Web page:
In November, the U.S. private sector added 217,000 jobs, per the ADP National Employment Report . According to the ADP Regional Employment Report, which breaks out the numbers by regions and states, strong growth in the West and Southern regions of the US are driving this overarching trend of increased employment growth nationwide. While these economic improvements are certainly great news for American workers, this trend poses new HR recruitment and retention challenges. For Chief Human Resource Officers (CHROs), struggles to attract and retain skilled workers are a result of recent months of a tough recruitment market and wage growth.
Growing, Growing, Gone
Consecutive months of job growth in the private sector have caused talent to become scarcer than jobs in some industry sectors, a major reversal from the "great recession" of 2007 through 2009. According to Mark Zandi, Chief Economist of Moody's Analytics, "job growth remains strong and steady." So strong and steady that according to Zandi we will approach "full employment" by next summer because the "current pace of job creation is twice that needed" to support growth among new workers entering the labor market.
Why Job Growth Reports Should Concern CHROs
CHROs are already facing difficulty recruiting for skilled talent. The Technology Councils of North America (TECNA) reported earlier this year that organizations are struggling to complete hiring plans due to a "continuing shortage of qualified tech talent," according to Business Solutions. Research from the Society for Human Resources Management (SHRM) indicates 17 consecutive months of reported recruiting difficulty reaching four year highs, including a staggering 55 percent of HR departments indicating a "difficulty recruiting highly skilled employees."
Brookings also reports that, on average, open positions for science, technology, engineering and math (STEM) workers are unfilled nearly twice as long as other job openings. For CHROs who are already struggling to match market salary demands for highly skilled workers, the recent surge in demand for professional employees has the potential to further raise wages.
Attempts to fill vacancies with H-1B visa applications for skilled foreign workers have resulted in visa applications that exceed annual available supplies, according to the Wall Street Journal. As CHROs look toward 2016, HR recruitment and retention challenges will not be simple. In a job market where demand for skilled workers exceeds supply, recruitment challenges and wage growth are almost certain to be a continuing trend.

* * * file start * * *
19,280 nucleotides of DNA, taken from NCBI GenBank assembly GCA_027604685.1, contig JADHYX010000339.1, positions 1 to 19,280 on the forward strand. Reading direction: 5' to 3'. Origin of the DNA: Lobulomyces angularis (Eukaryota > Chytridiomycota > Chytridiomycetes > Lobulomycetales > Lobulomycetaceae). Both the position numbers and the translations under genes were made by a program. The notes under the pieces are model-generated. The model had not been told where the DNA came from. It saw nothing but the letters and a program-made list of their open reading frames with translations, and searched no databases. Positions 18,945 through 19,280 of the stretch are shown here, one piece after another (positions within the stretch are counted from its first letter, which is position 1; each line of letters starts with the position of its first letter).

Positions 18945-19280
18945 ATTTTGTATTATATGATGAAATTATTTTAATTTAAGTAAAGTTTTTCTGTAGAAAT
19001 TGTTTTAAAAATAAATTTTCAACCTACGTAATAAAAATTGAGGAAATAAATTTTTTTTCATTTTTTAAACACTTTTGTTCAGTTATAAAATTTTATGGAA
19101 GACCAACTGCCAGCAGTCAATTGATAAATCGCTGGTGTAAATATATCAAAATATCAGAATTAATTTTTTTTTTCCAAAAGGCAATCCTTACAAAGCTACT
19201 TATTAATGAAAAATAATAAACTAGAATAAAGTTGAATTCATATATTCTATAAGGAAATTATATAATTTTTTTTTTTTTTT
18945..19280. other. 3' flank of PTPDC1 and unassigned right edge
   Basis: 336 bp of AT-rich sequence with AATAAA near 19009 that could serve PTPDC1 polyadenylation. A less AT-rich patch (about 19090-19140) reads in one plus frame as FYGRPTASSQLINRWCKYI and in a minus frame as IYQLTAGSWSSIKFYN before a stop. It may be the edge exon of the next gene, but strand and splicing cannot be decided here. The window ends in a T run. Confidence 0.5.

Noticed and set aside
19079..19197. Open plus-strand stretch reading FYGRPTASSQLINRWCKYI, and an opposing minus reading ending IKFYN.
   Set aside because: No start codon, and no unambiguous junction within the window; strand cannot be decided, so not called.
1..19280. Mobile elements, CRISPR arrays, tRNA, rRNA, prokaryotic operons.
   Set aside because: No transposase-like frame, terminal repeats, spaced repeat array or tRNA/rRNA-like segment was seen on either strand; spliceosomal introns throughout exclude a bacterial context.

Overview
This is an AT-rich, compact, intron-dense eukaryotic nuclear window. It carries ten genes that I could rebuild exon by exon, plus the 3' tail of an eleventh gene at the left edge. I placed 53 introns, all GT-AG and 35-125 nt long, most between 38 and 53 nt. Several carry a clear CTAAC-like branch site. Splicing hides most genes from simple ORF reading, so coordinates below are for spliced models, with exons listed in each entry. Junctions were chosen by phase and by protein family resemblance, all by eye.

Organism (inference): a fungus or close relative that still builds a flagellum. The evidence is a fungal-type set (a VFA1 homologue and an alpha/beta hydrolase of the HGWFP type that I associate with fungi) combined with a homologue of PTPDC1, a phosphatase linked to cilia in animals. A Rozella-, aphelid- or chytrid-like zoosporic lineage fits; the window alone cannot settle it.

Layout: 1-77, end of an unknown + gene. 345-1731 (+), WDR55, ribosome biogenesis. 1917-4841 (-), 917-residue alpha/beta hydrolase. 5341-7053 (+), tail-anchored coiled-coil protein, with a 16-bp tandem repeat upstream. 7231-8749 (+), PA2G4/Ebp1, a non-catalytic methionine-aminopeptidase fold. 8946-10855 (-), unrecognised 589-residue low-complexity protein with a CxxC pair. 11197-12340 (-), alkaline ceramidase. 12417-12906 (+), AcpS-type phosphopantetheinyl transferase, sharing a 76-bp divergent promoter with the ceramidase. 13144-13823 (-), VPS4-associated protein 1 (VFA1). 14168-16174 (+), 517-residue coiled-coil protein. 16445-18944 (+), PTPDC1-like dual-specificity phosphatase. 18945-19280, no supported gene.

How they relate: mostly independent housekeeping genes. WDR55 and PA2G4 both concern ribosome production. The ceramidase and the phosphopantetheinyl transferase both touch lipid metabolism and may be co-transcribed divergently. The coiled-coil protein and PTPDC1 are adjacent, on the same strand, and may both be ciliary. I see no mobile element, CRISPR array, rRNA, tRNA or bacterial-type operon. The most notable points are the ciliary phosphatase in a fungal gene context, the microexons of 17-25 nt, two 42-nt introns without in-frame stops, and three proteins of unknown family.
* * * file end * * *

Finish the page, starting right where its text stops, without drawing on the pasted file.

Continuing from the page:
HR Retention Strategies That Matter
Increasing wages is just one avenue to explore while building a strategy for employee recruitment and retention. There are a variety of factors that will ultimately help you to attract and keep the best talent. Implementing workforce analytics strategies can also significantly improve the impact of your attempts to combat recruitment and retention challenges. Understanding the factors that drive retention, engagement and satisfaction, such as opportunities for growth or competitive benefits packages, in your organization can be among the most effective means of remaining competitive in a tough recruitment market. Keep in mind that implementing a new strategy does not mean you will see instant results. SHRM research reports that a "huge impact" is typically seen within 100 days of first using workforce analytics.
For modern CHROs, 2016 is likely to become a year when strategy and implementation are critical program focuses. Without a plan to overcome talent scarcity in a tight job market, vital positions for technology and leadership talent could remain vacant for long periods. By developing a comprehensive approach to improving factors that matter in retention and recruitment, CHROs can retain key employees and improve their organization's magnetism with top talent, despite the job market quickly approaching full employment.